McFadden had difficulty competing at high school. Atholton High School would not allow her to race at the same time as able-bodied runners, with officials saying her racing chair created a safety hazard and gave her an unfair advantage (as the best wheelchair racers are noticeably faster than runners over long distances). She competed in separate wheelchair events at high school meets, meaning that she would circle around an otherwise empty track by herself, which embarrassed her. In 2005 Tatyana and Deborah McFadden filed suit against the Howard County Public School System and won the right for her to race at the same time as the runners starting in 2006, though her score would not be counted for her team.[2][3]

Her legal victory led to its own controversies, though. In 2006, one of her Atholton teammates lost her victory in the 1600 meters at the state championships after McFadden was ruled to have been acting as a "pacer" for her, by encouraging her rather than racing on her own. And in 2008, McFadden collided with a rival runner from Bishop McNamara High School after a 200-meter race, inflicting bruises and cuts to the runner's legs and making her miss her conference title meet from the injuries.[20]

McFadden's lawsuit is credited for the eventual passage of the Maryland Fitness and Athletics Equity for Students with Disabilities Act, requiring schools to give students with disabilities the opportunity to compete in interscholastic athletics.[4][20]

She was also a leader of an ultimately unsuccessful effort against a 2012 Russian law to prohibit adoptions of Russian children by American parents.[21][22]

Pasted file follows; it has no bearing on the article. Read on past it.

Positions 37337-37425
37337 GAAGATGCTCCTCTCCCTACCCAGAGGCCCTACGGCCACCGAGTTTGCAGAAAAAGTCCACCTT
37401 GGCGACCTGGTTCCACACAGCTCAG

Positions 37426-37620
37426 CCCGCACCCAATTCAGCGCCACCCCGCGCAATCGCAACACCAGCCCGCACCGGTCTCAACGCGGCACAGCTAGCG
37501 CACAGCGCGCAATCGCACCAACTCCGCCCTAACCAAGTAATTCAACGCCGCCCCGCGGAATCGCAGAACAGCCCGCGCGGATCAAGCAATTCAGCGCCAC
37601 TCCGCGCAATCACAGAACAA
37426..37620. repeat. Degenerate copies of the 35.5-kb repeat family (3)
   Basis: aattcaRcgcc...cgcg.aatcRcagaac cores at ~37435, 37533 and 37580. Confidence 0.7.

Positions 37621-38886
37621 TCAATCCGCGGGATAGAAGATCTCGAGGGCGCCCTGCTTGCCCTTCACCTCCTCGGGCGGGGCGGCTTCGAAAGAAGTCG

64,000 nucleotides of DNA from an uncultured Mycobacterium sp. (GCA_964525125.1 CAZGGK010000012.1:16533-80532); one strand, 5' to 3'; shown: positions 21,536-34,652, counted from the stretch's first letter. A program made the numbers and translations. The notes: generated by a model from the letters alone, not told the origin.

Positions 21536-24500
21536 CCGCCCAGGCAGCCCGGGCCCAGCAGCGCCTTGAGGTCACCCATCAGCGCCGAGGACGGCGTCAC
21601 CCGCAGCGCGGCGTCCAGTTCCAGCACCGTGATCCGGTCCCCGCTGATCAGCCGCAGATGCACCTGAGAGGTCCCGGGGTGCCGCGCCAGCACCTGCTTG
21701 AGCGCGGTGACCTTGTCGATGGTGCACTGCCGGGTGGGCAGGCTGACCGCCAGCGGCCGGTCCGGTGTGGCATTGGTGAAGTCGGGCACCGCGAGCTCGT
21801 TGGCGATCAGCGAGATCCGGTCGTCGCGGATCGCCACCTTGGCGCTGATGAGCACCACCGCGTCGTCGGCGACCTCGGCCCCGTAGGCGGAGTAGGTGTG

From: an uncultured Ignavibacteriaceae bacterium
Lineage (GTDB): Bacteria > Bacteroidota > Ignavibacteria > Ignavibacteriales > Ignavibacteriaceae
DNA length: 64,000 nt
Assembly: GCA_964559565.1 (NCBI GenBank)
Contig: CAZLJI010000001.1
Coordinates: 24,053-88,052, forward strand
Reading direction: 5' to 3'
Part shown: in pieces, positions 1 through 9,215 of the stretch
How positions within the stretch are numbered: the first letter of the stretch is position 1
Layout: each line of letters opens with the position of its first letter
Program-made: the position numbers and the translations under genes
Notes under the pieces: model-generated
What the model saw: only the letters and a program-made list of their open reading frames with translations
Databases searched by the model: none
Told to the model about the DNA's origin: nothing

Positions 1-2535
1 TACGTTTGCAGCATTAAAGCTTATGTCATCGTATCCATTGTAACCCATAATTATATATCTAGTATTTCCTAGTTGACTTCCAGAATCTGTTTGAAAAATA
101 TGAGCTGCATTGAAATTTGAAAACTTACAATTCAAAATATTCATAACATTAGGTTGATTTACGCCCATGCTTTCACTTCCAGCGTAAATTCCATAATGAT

The women's wheelchair race at the 2011 London marathon (left to right: Sandra Graf, Shelly Woods, Tatyana McFadden, Amanda McGrory).


  1. ^ a b "Boston wheelchair winner Tatyana McFadden racing for Boston in London Marathon", Associated Press, April 19, 2013. Online at News.com.au. Retrieved 2013-04-20.
  2. ^ a b "After legal wrangle, teen wheelchair racer competes against peers", USA Today, April 19, 2006. Retrieved 2013-04-20.
  3. ^ a b c "The Right To Roll", by Jeffri Chadiha, Sports Illustrated, February 26, 2007. Retrieved 2013-04-20.
  4. ^ a b c d e "Tatyana McFadden looking to go far and fast at Paralympics", by Kevin Cowherd, The Baltimore Sun, August 25, 2012. Also online at the Chicago Tribune. Retrieved 2013.04.23.
  5. ^ [1]
  6. ^ "Last three weeks a marathon for McFadden", by John Jeansonne, November 7, 2010, Newsday. Retrieved 2013-04-23.
  7. ^ a b "American Tatyana McFadden sets new course record in NYC Marathon wheelchair division". Usatoday.com. Retrieved 2015-11-01. 
  8. ^ "Women's 100m – T54 – Final Rankings". paralympic.org. Retrieved 11 September 2012. 
  9. ^ a b BBC Sport - IPC Athletics: Sophie Kamlish wins T44 200m bronze in Lyon
  10. ^ a b Tatyana McFadden goes 6 for 6 at IPC world championships | OlympicTalk
  11. ^ a b BBC Sport - Boston marathon winner Tatyana McFadden races in London
  12. ^ a b BBC Sport - London Marathon 2013: Priscah Jeptoo and Tsegaye Kebede win
  13. ^ a b c d e f Tatyana McFadden's Chicago Marathon Win Marks An Incredible, Unparalleled Milestone
  14. ^ a b c d NYC Marathon: Tatyana McFadden completes slam
  15. ^ a b Tatyana McFadden makes history at Chicago Marathon | IPC
  16. ^ Harry, Ed (2014-03-12). "BBC Sport - Sochi Paralympics: Tatyana McFadden 'fulfilled' after silver". Bbc.co.uk. Retrieved 2015-11-01. 
  17. ^ "BBC Sport - Sochi Paralympics: Tatyana McFadden pipped to sprint gold". Bbc.co.uk. 2014-03-12. Retrieved 2015-11-01. 
  18. ^ "BBC Sport - London Marathon 2014: David Weir loses out to Marcel Hug". Bbc.co.uk. 2014-04-13. Retrieved 2015-11-01. 
  19. ^ "McFadden breaks course record with London Marathon win". Paralympic.org. 2014-04-14. Retrieved 2015-11-01. 
  20. ^ a b "Public schools open sports to athletes with disabilities", by Glenn Graham and Jeff Seidel, The Baltimore Sun, March 25, 2010. Retrieved 2013.04.23.
  21. ^ "Russia’s Move to Block U.S. Adoptions Sets Off a Wave of Worry", by Erik Eckholm, The New York Times, December 22, 2012. Retrieved 2013.04.23.
  22. ^ Pini, Jeff. "Finish Line Scenes - Marathon". Boston.com. Retrieved 2015-11-01. 

External links[edit]

Preceded by
France Marie Bochet
Laureus World Sportsperson with a Disability of the Year
Succeeded by